August Van Wanzeele
August Van Wanzeele was born in Lotenhulle, a village near Aalter (East-Flanders) in 1880. He was a far cousin of Felix and Emile Van Wanseele. Felix en Emile were a generation older than August.
His father Marcellien, was first laberor, then railway guard and afterwards farmhand. August had 6 brothers and 3 sisters. They were all born in Lotenhulle. August was the second in line. His mother Euginie Cranson was a laborer. She was 28 when she had her first child, and 45 when she had her last. During nearly 20 years, from 1879 till 1896, she was pregnant.
August was also a laborer, just like his father and brothers. He was 25 when he married Irma Van Wynsberghe, a girl from the village. She was 4 years younger. They already had a son, Eugene, who was born August 15, 1905. That means she was an unmarried mother, which was scandalous at that time in Belgium. Sex before marriage, was an absolute no go. Especially within the upperclass families, it was unheard of. The lower class tended to be more lenient. His uncles Felix and Emile Van Wanseele also got married when their wives were already pregnant.
Lotenhulle at the beginning of the 20th century
Until 1903 the name was written correctly as Van Wanseele, but then it changed into Van Wanzeele. Presumably due to his move to the United States, because from then onwards, his name, and that of his offspring, is invariably written as Van Wanzeele.
South Bend in the late 19th century
In 1905 he married and left for America. He arrived there with his wife and child on November 4 1905. They went to live in South Bend (Indiana). Not a surprising choice, because the people that lived in the area of Hansbeke, talked a lot about South Bend and Mishawaka. The reason for this was that in 1832, Louis Deseille, chaplain of Hansbeke, travelled as a missionary to America. There he acted in the interests of the Potawatomi indians of South Bend. At that time, a lot of people followed in his footsteps and moved to South Bend. Especially when the rubber boots of BALL BAND became succesful. Among the later emigrants there were very few farmers. The vast majority were farmhands, seasonal laberors and day workers. They all looked for a job in the factories of Mishawaka.
In 1886, Martin V. Beiger and Adolphus Eberhart, the two principle members of the firm, invented the all-knit boot. From the start, the knit boot was such an outstanding success that the manufacture of flannels and yarn was discontinued. The knit boot was made with a black band around the top. In 1891, the Red Ball was added to the band, and it was registered as a trademark in 1901. The Red Ball on the black band naturally suggested the name “BALL-BAND,” and this name was also registered in 1901.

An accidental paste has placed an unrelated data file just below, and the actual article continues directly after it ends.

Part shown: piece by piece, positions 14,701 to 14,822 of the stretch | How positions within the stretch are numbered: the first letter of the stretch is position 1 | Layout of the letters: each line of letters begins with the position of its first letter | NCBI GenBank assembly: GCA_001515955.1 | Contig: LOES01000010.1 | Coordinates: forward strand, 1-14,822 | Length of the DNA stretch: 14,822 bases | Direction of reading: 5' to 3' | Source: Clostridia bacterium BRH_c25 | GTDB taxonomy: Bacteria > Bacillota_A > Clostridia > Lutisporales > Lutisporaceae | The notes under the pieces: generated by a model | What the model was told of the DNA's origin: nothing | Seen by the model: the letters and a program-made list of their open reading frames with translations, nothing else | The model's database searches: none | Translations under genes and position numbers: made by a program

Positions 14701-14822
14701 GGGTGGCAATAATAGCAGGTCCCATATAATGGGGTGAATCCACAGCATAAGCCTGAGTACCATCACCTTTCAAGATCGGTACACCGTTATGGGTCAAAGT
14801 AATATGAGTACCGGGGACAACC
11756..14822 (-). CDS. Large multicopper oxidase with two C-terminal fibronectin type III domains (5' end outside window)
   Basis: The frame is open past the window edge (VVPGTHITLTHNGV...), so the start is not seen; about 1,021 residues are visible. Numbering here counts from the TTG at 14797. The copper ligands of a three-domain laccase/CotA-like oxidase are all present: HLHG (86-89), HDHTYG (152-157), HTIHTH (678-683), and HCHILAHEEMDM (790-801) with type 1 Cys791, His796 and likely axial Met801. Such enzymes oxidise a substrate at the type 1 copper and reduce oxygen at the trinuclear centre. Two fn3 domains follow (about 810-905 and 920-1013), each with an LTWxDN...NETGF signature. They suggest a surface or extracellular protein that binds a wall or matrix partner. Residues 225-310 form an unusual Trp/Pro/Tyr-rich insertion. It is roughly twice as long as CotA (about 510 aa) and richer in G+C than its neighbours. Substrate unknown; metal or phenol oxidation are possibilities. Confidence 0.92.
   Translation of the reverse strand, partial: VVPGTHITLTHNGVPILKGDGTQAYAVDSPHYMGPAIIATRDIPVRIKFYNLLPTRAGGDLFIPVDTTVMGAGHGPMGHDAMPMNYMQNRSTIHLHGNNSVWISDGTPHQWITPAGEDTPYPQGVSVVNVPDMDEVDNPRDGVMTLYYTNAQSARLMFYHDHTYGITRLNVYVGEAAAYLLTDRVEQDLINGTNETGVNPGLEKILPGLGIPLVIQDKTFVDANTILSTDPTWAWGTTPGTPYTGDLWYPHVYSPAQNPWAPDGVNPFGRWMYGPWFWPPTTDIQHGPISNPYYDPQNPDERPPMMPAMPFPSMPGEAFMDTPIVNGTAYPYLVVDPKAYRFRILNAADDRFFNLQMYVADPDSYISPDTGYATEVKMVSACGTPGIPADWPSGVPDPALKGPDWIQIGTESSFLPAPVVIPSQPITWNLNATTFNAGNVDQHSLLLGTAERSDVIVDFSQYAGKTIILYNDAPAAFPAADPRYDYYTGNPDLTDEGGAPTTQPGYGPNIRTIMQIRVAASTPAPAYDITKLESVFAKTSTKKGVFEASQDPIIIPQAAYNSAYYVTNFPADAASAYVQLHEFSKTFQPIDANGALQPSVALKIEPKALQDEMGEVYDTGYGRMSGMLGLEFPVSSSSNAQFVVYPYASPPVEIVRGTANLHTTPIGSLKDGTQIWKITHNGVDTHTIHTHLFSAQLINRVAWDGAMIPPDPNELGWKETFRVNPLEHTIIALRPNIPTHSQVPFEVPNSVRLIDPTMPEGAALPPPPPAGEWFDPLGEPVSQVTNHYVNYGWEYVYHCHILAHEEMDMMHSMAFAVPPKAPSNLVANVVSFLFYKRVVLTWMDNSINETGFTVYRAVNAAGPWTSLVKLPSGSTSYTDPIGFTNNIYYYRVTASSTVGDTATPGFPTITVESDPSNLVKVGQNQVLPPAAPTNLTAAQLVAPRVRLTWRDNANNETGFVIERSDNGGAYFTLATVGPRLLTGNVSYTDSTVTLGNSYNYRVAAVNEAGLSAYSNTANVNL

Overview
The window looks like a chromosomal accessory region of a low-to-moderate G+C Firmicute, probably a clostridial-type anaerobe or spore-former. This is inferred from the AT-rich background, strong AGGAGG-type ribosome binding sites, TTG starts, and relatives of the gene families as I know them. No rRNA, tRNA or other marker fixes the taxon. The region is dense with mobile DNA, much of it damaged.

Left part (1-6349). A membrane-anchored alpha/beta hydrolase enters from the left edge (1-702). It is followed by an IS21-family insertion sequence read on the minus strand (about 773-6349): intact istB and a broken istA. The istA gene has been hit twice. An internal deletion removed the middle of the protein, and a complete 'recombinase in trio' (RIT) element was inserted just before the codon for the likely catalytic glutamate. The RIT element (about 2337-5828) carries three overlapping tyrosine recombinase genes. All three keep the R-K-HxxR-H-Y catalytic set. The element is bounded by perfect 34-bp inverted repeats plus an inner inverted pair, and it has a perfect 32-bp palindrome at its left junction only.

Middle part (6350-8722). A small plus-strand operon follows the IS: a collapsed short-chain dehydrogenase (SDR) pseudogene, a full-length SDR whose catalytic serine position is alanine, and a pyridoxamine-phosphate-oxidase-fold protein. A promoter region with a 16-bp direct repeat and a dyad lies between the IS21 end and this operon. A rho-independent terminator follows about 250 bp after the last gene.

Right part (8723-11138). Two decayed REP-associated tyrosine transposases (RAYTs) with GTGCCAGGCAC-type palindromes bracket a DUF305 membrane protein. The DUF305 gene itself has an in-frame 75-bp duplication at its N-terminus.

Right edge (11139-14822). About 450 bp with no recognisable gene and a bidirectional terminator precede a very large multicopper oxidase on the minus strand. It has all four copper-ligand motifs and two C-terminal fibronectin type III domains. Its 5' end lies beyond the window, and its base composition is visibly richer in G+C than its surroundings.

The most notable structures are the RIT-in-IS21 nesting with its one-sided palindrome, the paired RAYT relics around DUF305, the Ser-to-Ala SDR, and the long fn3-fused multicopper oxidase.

Lumbermens (heavy-duty work boots) was added to the line in 1899, and felt boots in 1895. Since these wool boots and socks were worn with rubber boots and shoes, the company decided to make its own rubber footwear. A rubber footwear plant was built and the first Ball-Band rubber shoes were made in February 1898. Light rubber footwear was added in 1916, leather work shoes in 1917, and canvas sport shoes (tennis shoes) in 1922.
In over a half century, the Ball-Band plant has grown from one small building with a handful of employees to one of the largest rubber footwear plants in the world. The plant encompassed more than 40 acres of floor space, and employed approximately 5,000 wage and salary personnel.
August, however, didn’t go to work at the factory, but became a farmer. He and his wife got 3 more children: Mary (1909), Margaret (1910) and Albert M. (1918). Albert became a farmer as well and both Mary and Margaret married one. Mary married Maurice Matthys, the brother of Cyril. Both of them were born in Belgium. Margaret and Maurice built a farm that still exists today and is know as the RON MATTHYS FARMS . Their son Eugene also followed in his father’s footsteps and became a farmer.
August became an American citizen in 1919. He returned to Belgium for a visit in the autumn of 1921. He died in 1963 after a tragic car accident in South Bend. His wife Irma (79) only had minor injuries. She died 7 years later, in 1970.